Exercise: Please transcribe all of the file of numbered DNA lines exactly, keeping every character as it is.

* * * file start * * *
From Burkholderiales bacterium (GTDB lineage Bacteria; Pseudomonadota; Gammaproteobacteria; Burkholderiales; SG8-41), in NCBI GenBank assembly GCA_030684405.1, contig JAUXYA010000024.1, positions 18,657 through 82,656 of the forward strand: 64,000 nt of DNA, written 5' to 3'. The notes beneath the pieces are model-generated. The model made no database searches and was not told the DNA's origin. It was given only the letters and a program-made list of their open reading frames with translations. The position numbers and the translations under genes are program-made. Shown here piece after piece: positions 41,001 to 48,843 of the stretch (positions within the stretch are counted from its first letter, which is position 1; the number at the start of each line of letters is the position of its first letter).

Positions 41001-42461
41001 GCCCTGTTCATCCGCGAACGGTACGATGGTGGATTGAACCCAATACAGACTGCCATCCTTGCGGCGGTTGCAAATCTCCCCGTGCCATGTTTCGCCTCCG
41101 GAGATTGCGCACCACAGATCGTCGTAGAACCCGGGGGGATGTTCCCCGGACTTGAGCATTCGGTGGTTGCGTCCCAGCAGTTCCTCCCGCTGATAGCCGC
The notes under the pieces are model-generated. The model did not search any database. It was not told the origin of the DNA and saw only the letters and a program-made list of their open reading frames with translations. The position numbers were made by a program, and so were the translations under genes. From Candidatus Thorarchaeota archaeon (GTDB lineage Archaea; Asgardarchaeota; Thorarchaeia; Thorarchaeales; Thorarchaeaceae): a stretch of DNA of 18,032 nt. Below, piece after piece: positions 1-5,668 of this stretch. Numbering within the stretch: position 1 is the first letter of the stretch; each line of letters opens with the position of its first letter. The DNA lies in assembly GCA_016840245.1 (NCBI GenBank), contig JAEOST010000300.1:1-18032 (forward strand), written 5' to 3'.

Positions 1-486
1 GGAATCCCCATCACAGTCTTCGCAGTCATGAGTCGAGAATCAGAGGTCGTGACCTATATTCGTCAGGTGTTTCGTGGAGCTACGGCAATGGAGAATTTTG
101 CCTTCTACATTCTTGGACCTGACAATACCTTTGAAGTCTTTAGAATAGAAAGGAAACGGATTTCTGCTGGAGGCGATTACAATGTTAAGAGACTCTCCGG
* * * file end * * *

From Burkholderiales bacterium (GTDB lineage Bacteria; Pseudomonadota; Gammaproteobacteria; Burkholderiales; SG8-41), in NCBI GenBank assembly GCA_030684405.1, contig JAUXYA010000024.1, positions 18,657 through 82,656 of the forward strand: 64,000 nt of DNA, written 5' to 3'. The notes beneath the pieces are model-generated. The model made no database searches and was not told the DNA's origin. It was given only the letters and a program-made list of their open reading frames with translations. The position numbers and the translations under genes are program-made. Shown here piece after piece: positions 41,001 to 48,843 of the stretch (positions within the stretch are counted from its first letter, which is position 1; the number at the start of each line of letters is the position of its first letter).

Positions 41001-42461
41001 GCCCTGTTCATCCGCGAACGGTACGATGGTGGATTGAACCCAATACAGACTGCCATCCTTGCGGCGGTTGCAAATCTCCCCGTGCCATGTTTCGCCTCCG
41101 GAGATTGCGCACCACAGATCGTCGTAGAACCCGGGGGGATGTTCCCCGGACTTGAGCATTCGGTGGTTGCGTCCCAGCAGTTCCTCCCGCTGATAGCCGC
The notes under the pieces are model-generated. The model did not search any database. It was not told the origin of the DNA and saw only the letters and a program-made list of their open reading frames with translations. The position numbers were made by a program, and so were the translations under genes. From Candidatus Thorarchaeota archaeon (GTDB lineage Archaea; Asgardarchaeota; Thorarchaeia; Thorarchaeales; Thorarchaeaceae): a stretch of DNA of 18,032 nt. Below, piece after piece: positions 1-5,668 of this stretch. Numbering within the stretch: position 1 is the first letter of the stretch; each line of letters opens with the position of its first letter. The DNA lies in assembly GCA_016840245.1 (NCBI GenBank), contig JAEOST010000300.1:1-18032 (forward strand), written 5' to 3'.

Positions 1-486
1 GGAATCCCCATCACAGTCTTCGCAGTCATGAGTCGAGAATCAGAGGTCGTGACCTATATTCGTCAGGTGTTTCGTGGAGCTACGGCAATGGAGAATTTTG
101 CCTTCTACATTCTTGGACCTGACAATACCTTTGAAGTCTTTAGAATAGAAAGGAAACGGATTTCTGCTGGAGGCGATTACAATGTTAAGAGACTCTCCGG